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The Forum > Article Comments > Senator Birmingham's 'Five Truths' > Comments

Senator Birmingham's 'Five Truths' : Comments

By Ian Keese, published 23/6/2016

However the total funding for private schools is about 45% more at $18,000 per student with $10,500 coming mainly from fees paid by parents and $7,500 from Governments.

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An interesting article, obviously written from a point of frustration.
Education is a business. The business model needs a profit. Profits are the priority.
http://www.whereis.com/nsw/north-sydney-2060/bank-st
Open this map as an example of the most expensive real estate in Sydney. What this map doesn't show, is the real estate progressively purchased by the school, and leased out for profit and availability for future axpansion.
This is obviously a good business plan, but who pays?
Posted by diver dan, Thursday, 23 June 2016 9:52:01 AM
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I don't know where the figures for fees are coming from. Each independant school is different and charges differ between them. I do know that when one grandson was at a small independant school, the annual budget released showed that the school was actually educating the children for less than the cost of the nearby public schools, fees included.
To refresh my memory I have just looked up the fee structure of two independant schools I know in Darwin.
The smaller one fees for 2015 .......Primary School $2480/year. Middle School $4560/year

The larger college, which also has boarding facilities charges( without boarding)
Primary School $3300/year. Secondary School $5100/year

As I said, all private schools have different charges so I don't see how the conclusions made in this article can be seen as accurate.
Posted by Big Nana, Thursday, 23 June 2016 10:24:54 AM
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Yes Big Nana, some of this stuff has the smell of voodoo economics?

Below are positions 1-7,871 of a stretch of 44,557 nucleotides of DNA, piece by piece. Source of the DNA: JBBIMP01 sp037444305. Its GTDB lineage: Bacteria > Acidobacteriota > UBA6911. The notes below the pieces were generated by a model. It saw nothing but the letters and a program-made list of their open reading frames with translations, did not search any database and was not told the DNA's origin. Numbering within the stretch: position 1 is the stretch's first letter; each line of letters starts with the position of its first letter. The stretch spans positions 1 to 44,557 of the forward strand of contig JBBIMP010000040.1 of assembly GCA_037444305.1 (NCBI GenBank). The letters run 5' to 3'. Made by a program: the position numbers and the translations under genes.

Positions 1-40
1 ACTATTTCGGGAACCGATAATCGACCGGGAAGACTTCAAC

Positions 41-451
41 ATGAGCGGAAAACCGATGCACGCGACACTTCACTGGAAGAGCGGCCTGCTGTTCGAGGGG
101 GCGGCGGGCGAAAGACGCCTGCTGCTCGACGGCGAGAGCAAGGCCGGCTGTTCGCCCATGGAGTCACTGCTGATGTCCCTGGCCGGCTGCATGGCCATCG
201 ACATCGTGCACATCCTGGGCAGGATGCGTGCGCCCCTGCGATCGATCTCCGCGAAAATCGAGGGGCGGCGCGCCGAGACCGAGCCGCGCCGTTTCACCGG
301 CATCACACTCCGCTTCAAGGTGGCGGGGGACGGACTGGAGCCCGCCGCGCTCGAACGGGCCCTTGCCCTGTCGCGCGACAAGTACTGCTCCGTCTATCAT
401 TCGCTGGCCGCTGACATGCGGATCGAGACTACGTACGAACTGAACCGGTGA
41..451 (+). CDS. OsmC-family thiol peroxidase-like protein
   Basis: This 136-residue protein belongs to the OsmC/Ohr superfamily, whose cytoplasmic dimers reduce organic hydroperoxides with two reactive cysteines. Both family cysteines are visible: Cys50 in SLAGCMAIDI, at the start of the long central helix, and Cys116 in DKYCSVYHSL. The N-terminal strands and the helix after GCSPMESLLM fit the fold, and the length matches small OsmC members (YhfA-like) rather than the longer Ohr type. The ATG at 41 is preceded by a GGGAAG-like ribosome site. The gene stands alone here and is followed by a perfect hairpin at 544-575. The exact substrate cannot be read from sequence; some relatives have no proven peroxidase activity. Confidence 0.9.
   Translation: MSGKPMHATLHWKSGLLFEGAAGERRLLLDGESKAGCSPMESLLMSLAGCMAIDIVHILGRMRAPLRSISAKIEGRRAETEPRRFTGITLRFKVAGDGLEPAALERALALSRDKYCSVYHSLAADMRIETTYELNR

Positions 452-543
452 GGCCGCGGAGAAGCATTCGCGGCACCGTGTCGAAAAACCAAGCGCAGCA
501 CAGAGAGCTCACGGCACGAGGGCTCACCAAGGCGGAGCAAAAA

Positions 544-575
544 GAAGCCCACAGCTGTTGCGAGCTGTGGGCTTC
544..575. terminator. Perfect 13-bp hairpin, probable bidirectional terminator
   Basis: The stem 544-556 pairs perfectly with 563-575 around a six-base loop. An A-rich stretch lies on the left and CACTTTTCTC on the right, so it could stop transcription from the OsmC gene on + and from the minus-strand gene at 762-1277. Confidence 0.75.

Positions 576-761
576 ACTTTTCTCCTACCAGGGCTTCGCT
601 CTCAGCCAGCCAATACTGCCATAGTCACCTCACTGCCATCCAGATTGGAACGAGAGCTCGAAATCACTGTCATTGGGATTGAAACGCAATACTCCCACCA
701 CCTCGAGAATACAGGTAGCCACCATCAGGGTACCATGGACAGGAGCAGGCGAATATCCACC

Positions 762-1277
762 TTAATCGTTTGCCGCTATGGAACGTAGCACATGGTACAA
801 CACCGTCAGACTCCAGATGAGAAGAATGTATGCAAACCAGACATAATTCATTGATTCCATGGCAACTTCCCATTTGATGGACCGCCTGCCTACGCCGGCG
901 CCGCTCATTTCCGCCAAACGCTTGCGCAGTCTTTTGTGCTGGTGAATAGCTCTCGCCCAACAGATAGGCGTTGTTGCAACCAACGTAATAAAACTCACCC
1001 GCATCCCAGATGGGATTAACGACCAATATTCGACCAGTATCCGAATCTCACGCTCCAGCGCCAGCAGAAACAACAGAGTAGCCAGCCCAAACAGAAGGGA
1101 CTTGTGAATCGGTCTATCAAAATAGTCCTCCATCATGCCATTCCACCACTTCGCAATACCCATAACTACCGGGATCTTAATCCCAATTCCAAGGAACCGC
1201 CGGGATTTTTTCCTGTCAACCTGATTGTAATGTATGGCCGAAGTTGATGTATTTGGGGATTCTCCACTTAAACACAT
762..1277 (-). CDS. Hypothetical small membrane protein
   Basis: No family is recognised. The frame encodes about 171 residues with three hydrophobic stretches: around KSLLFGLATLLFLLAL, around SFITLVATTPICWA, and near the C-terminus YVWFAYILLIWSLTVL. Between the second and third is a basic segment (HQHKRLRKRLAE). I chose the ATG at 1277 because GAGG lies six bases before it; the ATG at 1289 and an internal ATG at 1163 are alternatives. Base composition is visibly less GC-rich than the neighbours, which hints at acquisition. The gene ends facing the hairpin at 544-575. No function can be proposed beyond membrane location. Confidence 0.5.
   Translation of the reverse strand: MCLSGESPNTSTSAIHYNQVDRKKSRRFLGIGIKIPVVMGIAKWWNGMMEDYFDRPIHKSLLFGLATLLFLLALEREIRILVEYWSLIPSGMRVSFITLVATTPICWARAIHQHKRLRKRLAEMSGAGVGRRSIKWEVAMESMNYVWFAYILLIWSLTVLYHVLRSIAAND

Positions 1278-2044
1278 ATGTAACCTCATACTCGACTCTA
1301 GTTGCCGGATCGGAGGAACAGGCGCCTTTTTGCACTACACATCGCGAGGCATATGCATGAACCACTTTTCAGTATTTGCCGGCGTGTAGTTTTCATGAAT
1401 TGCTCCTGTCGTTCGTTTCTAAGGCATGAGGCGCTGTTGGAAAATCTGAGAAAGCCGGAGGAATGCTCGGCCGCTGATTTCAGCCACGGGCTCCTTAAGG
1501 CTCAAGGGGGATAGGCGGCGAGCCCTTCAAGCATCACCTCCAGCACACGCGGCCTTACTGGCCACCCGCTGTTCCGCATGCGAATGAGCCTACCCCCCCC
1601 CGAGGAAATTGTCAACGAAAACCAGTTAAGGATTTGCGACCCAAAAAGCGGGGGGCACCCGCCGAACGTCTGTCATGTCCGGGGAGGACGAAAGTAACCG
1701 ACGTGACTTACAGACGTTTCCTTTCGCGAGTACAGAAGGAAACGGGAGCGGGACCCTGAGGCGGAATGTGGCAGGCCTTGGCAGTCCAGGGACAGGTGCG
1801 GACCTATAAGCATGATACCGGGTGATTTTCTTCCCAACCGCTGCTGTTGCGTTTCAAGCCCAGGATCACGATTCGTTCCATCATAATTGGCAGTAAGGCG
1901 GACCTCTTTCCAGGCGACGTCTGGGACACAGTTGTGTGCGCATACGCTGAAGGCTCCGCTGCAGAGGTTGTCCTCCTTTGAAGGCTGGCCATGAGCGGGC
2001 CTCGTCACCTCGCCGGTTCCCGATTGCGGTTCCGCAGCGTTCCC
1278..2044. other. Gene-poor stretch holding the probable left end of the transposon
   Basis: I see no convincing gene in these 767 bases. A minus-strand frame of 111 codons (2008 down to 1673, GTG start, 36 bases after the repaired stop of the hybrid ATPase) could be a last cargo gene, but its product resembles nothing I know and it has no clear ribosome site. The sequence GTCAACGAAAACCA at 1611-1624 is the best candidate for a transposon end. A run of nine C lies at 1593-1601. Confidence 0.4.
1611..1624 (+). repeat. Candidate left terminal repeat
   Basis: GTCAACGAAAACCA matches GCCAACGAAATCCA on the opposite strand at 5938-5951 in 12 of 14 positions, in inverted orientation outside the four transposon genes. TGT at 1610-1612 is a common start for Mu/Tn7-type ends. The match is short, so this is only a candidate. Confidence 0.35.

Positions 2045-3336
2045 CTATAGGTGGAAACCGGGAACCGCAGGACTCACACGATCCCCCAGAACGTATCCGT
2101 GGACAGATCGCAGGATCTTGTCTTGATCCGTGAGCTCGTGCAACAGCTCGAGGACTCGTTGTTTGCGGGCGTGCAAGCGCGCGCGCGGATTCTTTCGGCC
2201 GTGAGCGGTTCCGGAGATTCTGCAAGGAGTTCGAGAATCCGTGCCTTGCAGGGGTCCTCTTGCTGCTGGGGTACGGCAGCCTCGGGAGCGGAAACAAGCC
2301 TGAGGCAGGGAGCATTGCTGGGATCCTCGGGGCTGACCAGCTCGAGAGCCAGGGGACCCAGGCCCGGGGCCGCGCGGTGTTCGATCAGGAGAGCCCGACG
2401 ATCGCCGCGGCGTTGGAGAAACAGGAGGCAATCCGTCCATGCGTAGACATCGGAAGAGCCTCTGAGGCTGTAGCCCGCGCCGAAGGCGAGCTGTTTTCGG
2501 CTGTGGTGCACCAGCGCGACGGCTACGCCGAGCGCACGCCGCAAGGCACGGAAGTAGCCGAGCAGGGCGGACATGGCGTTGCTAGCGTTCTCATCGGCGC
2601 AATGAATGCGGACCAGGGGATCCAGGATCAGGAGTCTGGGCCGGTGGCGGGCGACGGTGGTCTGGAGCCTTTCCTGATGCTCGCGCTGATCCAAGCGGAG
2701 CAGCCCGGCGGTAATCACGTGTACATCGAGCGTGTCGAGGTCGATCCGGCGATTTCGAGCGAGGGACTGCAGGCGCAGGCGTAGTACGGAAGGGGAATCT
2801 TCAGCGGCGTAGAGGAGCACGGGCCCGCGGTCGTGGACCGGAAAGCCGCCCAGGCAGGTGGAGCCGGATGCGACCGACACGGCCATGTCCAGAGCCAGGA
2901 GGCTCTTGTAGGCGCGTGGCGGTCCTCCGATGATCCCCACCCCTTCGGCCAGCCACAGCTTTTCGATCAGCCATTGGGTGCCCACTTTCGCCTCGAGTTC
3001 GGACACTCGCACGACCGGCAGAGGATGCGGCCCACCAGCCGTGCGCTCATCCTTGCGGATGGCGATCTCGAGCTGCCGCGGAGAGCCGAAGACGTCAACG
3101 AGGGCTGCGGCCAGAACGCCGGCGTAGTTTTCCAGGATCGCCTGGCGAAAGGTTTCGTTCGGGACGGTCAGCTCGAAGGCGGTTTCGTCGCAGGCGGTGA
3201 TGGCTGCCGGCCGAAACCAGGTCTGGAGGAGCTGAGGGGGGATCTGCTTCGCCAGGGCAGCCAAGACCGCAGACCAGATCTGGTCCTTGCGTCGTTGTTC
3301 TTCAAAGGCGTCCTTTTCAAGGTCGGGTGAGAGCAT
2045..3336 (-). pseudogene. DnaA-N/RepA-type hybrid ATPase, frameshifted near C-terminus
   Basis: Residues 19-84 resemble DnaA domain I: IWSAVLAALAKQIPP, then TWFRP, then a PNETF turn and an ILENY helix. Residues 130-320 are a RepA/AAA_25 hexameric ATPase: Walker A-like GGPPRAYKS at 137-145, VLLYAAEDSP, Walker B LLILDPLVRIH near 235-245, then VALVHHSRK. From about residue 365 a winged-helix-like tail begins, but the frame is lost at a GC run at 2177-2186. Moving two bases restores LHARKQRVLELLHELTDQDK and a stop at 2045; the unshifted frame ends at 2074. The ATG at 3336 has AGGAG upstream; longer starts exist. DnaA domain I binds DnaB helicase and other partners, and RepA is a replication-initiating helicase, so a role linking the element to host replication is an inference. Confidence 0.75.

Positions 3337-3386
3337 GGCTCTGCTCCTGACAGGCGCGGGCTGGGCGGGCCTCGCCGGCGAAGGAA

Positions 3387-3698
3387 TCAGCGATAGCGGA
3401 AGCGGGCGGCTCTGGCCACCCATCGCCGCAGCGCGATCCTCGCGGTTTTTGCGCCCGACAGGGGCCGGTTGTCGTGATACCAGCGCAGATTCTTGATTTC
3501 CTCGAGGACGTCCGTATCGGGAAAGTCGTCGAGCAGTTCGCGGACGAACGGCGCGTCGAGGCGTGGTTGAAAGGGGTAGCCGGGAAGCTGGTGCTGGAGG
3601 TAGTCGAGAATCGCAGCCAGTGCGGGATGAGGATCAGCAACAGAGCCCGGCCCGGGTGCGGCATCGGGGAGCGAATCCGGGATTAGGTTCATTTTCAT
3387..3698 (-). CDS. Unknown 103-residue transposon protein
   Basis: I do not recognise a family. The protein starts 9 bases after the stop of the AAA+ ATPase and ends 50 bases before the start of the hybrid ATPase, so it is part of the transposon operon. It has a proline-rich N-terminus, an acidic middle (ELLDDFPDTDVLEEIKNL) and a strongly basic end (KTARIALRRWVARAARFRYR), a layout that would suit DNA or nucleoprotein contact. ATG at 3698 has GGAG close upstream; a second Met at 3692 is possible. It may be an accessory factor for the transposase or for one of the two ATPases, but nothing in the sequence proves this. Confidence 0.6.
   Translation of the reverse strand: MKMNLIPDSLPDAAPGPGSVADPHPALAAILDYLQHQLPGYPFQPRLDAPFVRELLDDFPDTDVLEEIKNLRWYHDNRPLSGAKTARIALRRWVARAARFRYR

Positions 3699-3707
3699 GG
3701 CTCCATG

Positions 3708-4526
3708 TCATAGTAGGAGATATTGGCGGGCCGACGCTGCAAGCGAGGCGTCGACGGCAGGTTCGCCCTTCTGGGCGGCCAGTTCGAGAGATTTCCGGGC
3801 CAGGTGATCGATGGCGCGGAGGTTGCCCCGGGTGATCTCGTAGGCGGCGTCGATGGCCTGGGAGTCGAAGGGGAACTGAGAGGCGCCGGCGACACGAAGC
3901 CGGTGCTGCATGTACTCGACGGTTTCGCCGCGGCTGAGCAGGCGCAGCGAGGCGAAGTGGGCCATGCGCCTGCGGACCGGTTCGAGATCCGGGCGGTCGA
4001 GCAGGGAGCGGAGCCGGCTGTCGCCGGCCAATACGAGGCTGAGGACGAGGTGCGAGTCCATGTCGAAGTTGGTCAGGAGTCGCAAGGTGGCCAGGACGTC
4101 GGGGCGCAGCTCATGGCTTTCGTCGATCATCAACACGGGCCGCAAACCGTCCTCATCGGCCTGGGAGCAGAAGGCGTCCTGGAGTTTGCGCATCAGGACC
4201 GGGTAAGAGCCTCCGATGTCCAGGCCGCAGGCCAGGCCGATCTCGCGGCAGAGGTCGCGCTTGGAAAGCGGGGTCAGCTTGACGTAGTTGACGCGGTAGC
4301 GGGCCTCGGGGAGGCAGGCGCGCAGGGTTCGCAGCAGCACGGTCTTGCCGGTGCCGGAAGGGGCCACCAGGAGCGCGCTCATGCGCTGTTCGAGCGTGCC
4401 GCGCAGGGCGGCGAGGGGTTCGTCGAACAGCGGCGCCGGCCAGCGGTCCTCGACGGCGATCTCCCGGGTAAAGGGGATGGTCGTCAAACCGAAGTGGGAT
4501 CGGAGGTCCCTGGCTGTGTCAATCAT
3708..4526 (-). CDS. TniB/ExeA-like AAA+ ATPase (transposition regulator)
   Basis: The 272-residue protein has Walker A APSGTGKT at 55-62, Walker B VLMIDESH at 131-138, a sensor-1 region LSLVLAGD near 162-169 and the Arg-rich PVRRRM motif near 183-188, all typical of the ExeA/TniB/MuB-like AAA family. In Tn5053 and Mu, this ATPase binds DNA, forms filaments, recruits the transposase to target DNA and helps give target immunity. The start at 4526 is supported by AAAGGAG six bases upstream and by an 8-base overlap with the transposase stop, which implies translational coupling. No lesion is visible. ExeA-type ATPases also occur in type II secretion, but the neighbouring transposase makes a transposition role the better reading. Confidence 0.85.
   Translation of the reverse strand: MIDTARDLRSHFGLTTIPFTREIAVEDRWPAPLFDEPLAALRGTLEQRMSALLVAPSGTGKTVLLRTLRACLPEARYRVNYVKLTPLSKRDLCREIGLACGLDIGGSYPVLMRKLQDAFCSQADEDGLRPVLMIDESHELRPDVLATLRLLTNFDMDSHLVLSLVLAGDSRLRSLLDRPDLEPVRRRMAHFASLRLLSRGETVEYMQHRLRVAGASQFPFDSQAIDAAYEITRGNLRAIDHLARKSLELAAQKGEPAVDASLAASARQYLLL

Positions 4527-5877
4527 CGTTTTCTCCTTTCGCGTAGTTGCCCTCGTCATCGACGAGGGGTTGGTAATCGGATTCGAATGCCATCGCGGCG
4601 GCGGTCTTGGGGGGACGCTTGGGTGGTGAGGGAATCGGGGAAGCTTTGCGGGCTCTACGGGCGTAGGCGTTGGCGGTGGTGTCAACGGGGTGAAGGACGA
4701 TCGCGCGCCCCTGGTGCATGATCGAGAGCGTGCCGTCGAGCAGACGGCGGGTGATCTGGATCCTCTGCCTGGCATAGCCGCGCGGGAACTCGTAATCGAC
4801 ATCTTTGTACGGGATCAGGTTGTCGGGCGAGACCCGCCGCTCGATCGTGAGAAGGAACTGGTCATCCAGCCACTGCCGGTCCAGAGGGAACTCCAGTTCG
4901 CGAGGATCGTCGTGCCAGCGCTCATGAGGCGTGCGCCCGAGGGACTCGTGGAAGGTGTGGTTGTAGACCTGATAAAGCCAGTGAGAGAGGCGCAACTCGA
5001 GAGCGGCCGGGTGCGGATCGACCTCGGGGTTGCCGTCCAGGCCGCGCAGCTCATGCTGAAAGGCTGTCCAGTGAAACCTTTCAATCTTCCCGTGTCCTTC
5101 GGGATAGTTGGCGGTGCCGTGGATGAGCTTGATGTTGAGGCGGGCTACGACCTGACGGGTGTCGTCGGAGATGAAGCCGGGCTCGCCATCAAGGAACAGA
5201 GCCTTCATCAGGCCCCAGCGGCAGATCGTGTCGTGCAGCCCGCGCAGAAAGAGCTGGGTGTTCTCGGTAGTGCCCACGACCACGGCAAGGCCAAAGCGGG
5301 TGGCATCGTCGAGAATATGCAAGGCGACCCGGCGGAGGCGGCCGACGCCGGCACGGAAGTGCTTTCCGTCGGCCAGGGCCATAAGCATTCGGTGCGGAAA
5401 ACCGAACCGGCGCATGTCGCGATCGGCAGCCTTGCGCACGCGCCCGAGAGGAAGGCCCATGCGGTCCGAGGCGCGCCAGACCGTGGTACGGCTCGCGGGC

I replied to Senators five truths and nothing would be gaining by simply repeating it here? And just ask those who are open to new ideas, take a butchers at that post!?
Alan B.
Posted by Alan B., Thursday, 23 June 2016 1:00:40 PM
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To Big Nana

I would not quote figures about funding without evidence. Obviously we are talking about averages and two examples from you do not prove anything. Primary schools are also less expensive on the average and secondary schools more expensive.
I can refer you directly to the Australia Parliament Website (not generally a source for voodoo economics)for 2010 figures (I used more recent figures which i cannot trace at present
http://www.aph.gov.au/About_Parliament/Parliamentary_Departments/Parliamentary_Library/pubs/BN/2012-2013/schoolfunding#table7

I have tried to transcribe the table, but the Online format is not really suitable. Just go the url.
However in summary for 2010:Govt schools: $11,523 per student; Catholic Schools $10,344 per student Private (Independent) $14,456 per student

.

Ian Keese
Posted by Ian Keese, Thursday, 23 June 2016 10:43:11 PM
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Ian,,that website only provides an overall average for private fees. It doesn't take into account the fact that the more select schools have a much higher fee structure which means the smaller schools have far lower fees. As I said, the independent school one of my grandchildren attended had a smaller budget than the neighbouring public schools. The fact that the only two schools I looked at both had lower fee structures than the average stated is an indication that many other schools would have similarly low fees.
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And I'm wondering if the contributions listed in the amounts from parents included the value of voluntary work done by parents. Each term all parents had to donate 8 hours of time to the school for projects like gardening, maintenance, classroom help etc. which of course translates into money saved by the school.

The management of small independent schools proves what can be achieved with small budgets and motivated parents, all of whom worked as well.
Posted by Big Nana, Friday, 24 June 2016 9:25:54 AM
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In the history of economics practically everything the government does is always less efficient than when it is undertaken by private enterprise in an unregulated market. Railways, health, communications (phones and the internet) electricity, primary industry, banking and insurance, etc.
Yet when it comes to possibly one of the most important public needs, education, for some reason it is a given that the government must not only set the curriculum for all students, but also take a leading position in the hands on application of actual teaching students.
This is not to suggest that all government schools should be immediately sold off, but it is interesting to note that the concept of offering vouchers (even if means tested) of equal fiscal amount to the per student cost at state schools, together with the freedom of private schools to follow their own curriculum, is treated with greater horror than the bubonic plague.
Posted by Edward Carson, Monday, 27 June 2016 4:02:00 PM
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